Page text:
Please help Vegie Smugglers, my child only eats…
How to get fussy kids to try new foods.
My top 10 tips to smuggle vegies into children.

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The toys look as tired as I feel

Looking around at the constant mess that is my house during the school holidays, I keep seeing signs that the toys are feeling my pain. I suspect that ‘Toy Story’ is real after all.


Frazzled (with my body on backwards).

Askew (and just slightly stabby).

Askew (and just slightly stabby).

Confused (don't know my up from down).

Confused (don’t know up from down).

Queasy (although the holiday hangover is passing).

Queasy (although the holiday hangover is passing).

In need of a good lay down (when does school go back?).

In need of a good lay down (when does school go back?).

Funny how I was looking forward to these school holidays so much. Now after almost three weeks of it, I can’t actually discern any difference between the school and non-school parts of the year in terms of my workload. Actually during the holidays I have more interruptions and there isn’t a half hour where the house stays in order.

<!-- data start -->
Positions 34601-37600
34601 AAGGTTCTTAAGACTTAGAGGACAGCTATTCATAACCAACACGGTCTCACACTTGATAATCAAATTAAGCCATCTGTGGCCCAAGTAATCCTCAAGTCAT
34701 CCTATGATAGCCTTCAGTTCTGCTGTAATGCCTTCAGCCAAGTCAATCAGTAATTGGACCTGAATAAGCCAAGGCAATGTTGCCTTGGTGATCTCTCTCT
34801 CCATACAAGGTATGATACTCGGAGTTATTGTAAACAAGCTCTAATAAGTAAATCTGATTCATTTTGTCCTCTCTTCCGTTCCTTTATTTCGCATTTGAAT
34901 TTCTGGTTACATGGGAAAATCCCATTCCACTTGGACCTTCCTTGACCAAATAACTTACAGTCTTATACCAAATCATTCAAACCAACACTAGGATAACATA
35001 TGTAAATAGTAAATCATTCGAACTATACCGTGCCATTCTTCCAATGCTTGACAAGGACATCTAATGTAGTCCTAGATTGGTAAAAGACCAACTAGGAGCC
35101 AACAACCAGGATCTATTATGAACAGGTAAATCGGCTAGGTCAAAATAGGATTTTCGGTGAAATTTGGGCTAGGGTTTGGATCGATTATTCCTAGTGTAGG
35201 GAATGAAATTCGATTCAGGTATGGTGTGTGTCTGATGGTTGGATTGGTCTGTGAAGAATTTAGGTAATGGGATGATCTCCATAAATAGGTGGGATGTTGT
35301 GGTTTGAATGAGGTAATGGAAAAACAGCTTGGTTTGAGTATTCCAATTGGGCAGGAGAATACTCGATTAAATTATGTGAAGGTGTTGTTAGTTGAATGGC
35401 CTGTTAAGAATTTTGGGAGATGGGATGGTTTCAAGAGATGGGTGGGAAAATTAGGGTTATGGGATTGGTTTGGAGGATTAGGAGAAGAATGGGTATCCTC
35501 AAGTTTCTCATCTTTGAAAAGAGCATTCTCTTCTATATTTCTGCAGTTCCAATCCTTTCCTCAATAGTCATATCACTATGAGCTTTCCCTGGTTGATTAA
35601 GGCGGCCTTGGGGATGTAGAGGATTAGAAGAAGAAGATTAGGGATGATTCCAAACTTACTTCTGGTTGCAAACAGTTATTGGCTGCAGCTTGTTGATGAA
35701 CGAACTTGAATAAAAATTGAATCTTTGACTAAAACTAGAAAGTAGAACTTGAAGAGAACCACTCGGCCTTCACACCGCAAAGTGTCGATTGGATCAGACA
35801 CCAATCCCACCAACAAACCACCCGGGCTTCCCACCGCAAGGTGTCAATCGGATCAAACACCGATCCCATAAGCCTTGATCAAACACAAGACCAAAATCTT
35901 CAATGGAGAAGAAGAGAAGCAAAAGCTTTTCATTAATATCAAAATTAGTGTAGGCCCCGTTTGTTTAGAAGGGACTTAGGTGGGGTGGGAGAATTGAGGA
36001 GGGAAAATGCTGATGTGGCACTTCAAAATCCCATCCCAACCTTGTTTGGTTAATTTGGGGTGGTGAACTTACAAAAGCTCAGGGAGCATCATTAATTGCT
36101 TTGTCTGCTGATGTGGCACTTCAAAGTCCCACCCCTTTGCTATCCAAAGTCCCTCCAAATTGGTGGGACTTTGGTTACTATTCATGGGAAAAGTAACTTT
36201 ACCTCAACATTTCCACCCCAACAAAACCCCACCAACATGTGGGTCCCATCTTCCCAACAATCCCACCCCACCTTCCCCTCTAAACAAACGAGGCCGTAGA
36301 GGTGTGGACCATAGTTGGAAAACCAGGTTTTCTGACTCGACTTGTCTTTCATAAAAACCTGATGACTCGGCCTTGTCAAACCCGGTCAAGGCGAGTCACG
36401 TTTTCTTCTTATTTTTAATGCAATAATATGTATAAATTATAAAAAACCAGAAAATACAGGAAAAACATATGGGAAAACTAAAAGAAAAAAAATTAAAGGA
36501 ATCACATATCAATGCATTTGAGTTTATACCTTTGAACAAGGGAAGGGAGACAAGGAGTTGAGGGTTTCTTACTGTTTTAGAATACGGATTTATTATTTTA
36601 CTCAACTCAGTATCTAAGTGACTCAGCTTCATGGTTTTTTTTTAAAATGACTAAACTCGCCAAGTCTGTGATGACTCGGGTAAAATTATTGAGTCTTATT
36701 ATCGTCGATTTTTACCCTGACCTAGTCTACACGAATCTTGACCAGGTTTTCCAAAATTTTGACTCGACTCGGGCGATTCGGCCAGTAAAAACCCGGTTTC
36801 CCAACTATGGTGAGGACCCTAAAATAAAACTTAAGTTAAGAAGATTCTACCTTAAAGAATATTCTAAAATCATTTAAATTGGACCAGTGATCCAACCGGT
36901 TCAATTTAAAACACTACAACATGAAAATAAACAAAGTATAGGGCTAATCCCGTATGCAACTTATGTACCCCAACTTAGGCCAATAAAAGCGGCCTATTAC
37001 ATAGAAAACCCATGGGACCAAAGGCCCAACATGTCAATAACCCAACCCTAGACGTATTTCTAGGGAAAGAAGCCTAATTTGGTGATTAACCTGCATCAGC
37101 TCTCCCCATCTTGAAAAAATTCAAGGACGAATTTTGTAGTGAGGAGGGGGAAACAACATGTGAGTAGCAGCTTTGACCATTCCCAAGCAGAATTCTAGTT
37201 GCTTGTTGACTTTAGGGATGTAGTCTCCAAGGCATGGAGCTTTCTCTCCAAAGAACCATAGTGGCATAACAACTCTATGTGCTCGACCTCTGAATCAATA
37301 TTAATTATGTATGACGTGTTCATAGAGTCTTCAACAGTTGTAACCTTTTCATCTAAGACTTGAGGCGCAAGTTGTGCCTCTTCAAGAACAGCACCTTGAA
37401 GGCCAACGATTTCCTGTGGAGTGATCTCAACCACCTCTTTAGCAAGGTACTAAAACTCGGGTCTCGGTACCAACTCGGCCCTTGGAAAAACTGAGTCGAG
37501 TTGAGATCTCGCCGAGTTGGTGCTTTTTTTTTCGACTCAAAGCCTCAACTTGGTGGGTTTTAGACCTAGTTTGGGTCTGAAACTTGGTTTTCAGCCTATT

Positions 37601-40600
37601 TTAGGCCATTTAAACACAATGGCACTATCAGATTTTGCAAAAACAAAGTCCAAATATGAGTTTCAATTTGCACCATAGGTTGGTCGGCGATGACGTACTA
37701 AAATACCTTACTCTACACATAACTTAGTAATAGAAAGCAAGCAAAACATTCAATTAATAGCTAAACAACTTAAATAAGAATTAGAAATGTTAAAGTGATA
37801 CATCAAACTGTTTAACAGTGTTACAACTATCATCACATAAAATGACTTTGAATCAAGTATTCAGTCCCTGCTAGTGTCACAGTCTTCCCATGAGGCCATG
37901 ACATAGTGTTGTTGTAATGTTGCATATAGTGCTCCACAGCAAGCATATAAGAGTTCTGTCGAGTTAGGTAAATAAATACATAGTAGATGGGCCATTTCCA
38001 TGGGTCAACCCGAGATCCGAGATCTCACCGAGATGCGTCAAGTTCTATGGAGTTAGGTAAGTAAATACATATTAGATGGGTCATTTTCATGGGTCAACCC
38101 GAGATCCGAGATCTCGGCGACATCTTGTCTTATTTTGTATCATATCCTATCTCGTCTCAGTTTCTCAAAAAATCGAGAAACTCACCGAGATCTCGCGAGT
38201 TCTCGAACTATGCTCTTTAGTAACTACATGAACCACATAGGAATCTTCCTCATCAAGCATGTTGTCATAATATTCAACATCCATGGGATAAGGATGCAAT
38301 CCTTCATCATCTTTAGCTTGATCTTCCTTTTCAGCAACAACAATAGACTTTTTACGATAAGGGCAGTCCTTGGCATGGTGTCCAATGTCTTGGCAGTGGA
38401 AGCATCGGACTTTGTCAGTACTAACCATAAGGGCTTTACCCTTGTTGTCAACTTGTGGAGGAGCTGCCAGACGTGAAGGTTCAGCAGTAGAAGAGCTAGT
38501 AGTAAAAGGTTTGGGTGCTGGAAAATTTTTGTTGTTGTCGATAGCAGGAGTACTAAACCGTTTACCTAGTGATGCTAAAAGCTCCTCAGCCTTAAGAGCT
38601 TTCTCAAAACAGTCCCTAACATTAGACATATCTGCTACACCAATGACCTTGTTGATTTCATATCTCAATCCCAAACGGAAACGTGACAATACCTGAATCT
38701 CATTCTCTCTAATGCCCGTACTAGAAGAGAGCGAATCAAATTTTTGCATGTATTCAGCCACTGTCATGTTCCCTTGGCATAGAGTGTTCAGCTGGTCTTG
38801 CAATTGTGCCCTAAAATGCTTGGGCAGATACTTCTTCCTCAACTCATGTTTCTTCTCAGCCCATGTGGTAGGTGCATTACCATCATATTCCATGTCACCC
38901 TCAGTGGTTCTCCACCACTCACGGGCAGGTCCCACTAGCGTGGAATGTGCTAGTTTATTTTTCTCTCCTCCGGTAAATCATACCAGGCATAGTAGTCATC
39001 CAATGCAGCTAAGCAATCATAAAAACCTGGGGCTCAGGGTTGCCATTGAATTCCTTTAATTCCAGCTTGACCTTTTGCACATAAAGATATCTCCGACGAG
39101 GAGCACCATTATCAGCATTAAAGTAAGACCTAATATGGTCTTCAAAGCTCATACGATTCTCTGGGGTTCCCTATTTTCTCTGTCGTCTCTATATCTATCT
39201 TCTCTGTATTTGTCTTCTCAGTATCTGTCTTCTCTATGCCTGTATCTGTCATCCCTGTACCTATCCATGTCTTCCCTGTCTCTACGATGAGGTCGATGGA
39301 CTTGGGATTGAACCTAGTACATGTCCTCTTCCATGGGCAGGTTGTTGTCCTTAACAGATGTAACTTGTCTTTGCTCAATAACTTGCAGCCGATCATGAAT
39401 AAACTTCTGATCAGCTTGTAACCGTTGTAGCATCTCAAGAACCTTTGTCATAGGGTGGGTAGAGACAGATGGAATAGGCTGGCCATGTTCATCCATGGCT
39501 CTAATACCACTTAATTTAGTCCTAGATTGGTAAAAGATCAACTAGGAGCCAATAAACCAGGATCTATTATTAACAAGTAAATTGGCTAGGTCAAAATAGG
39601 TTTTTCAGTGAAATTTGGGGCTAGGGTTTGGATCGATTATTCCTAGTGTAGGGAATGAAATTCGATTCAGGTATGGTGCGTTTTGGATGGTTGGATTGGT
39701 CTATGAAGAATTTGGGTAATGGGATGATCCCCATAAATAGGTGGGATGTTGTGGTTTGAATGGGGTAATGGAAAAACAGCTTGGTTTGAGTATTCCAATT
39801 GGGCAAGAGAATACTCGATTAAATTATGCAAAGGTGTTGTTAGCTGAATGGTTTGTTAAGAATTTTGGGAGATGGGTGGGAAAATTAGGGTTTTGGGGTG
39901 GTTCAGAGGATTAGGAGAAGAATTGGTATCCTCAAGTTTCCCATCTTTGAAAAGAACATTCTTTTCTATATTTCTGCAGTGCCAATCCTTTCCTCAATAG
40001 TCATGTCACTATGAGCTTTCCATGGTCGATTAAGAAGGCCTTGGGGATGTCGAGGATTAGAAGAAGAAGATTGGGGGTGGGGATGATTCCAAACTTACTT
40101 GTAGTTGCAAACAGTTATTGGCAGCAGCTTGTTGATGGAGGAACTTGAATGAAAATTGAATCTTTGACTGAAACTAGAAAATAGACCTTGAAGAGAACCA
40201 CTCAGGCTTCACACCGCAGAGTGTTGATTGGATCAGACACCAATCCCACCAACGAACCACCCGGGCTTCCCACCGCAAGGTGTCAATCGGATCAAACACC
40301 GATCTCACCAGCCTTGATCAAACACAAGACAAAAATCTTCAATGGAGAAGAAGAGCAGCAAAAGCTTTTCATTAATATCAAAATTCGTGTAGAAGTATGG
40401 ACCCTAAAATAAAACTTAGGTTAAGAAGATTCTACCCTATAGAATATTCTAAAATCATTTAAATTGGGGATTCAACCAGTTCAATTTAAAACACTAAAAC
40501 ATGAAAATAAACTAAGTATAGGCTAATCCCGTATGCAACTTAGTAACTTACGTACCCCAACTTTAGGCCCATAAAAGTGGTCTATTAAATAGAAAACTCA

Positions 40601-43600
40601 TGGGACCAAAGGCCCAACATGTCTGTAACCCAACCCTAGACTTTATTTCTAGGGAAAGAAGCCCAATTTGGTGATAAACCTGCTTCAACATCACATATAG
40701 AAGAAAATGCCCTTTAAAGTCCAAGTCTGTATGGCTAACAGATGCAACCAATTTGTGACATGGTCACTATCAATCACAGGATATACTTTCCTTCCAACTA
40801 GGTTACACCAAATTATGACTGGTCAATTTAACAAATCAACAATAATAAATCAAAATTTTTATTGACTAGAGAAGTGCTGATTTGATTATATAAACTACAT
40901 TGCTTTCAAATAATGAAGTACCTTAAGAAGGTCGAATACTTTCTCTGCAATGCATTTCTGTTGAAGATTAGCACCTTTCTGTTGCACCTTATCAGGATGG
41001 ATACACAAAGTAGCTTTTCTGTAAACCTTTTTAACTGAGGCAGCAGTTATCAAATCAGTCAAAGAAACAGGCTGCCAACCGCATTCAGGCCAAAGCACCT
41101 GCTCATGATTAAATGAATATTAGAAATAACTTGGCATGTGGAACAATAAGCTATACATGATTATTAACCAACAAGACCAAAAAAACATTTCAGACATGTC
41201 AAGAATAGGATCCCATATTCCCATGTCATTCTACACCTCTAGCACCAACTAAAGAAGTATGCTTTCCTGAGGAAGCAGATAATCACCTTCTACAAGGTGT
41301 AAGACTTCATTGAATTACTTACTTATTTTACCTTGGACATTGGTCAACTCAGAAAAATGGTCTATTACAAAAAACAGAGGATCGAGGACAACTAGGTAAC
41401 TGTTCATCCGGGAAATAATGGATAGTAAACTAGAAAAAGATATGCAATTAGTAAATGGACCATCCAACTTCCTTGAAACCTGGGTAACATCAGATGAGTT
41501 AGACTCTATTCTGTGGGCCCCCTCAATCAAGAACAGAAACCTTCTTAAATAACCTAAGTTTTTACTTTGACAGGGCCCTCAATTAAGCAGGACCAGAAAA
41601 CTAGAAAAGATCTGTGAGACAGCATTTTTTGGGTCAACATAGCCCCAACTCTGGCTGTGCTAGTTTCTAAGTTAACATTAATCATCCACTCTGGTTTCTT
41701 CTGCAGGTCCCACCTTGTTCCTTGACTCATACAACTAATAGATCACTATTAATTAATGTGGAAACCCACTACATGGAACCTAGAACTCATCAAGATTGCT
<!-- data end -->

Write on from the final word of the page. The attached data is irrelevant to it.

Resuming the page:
So the exhaustion levels are the same but the tasks have changed. Instead of packing lunchboxes and endlessly turning socks inside out and matching them, I’m now constantly washing the sand out of beach towels and applying sunscreen (my most hated job, but I can’t trust them to do a good job on their own).

The calendar tells me that the New Year is underway and many people’s holidays are over. Once more I’m reminded that mums don’t ever really get a holiday, do we? Yesterday, I did sneak an hour and a half on the deck with my kindle and a gin & tonic. I guess that’ll have to do.

Am I the only one feeling a little ripped off? What are your best ways to find some relaxation amongst the holiday chaos? Let me know QUICK! The kids don’t have to get off the PS3 for another 45 minutes – that’s my downtime slot for today!

In return, I’m offering you an easy dinner to ease your workload. It’ll use up all that basil which is probably going to seed in this heat. It’s from the Complete Lunchboxes Planner e-book.